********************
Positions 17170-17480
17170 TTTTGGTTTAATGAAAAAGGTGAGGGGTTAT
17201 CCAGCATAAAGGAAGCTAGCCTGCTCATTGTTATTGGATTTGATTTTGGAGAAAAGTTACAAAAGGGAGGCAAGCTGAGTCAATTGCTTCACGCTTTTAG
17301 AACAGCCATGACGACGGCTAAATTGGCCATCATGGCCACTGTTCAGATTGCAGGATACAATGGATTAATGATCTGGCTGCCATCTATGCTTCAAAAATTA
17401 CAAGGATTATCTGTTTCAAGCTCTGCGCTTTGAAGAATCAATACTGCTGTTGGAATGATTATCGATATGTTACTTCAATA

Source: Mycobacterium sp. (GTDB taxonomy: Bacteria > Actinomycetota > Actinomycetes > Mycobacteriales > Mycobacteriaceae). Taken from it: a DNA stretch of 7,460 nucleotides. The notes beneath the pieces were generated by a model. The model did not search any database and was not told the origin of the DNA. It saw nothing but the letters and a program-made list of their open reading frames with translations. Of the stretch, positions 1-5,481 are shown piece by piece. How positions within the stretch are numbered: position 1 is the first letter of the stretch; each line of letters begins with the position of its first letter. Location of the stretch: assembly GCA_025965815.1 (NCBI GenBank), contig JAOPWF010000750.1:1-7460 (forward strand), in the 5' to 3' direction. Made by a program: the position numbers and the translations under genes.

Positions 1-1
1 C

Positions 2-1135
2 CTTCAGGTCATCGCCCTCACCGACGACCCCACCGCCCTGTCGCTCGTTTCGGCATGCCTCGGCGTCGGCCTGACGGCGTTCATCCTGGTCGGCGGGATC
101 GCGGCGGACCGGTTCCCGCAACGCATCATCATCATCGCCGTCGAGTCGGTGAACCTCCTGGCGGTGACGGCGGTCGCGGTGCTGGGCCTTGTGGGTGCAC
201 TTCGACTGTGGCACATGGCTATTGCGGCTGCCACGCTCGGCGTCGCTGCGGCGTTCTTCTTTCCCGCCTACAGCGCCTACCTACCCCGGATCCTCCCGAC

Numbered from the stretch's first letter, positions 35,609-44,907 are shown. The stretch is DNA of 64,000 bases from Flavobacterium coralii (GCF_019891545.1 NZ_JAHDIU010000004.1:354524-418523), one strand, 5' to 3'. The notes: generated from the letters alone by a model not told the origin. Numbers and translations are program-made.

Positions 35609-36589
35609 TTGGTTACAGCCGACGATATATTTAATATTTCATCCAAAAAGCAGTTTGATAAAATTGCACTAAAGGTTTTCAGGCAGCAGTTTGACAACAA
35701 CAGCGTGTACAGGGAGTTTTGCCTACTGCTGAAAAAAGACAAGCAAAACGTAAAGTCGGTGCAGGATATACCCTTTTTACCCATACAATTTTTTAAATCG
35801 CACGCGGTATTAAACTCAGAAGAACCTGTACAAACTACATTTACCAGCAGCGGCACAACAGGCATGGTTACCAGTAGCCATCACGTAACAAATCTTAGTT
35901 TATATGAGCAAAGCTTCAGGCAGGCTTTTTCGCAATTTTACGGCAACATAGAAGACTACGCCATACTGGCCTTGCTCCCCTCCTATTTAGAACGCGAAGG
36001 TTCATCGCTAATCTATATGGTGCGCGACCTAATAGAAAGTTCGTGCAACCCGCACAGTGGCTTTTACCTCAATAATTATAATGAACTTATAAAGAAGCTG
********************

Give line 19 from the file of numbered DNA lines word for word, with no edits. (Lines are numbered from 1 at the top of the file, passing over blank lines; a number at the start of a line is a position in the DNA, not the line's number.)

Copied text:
36001 TTCATCGCTAATCTATATGGTGCGCGACCTAATAGAAAGTTCGTGCAACCCGCACAGTGGCTTTTACCTCAATAATTATAATGAACTTATAAAGAAGCTG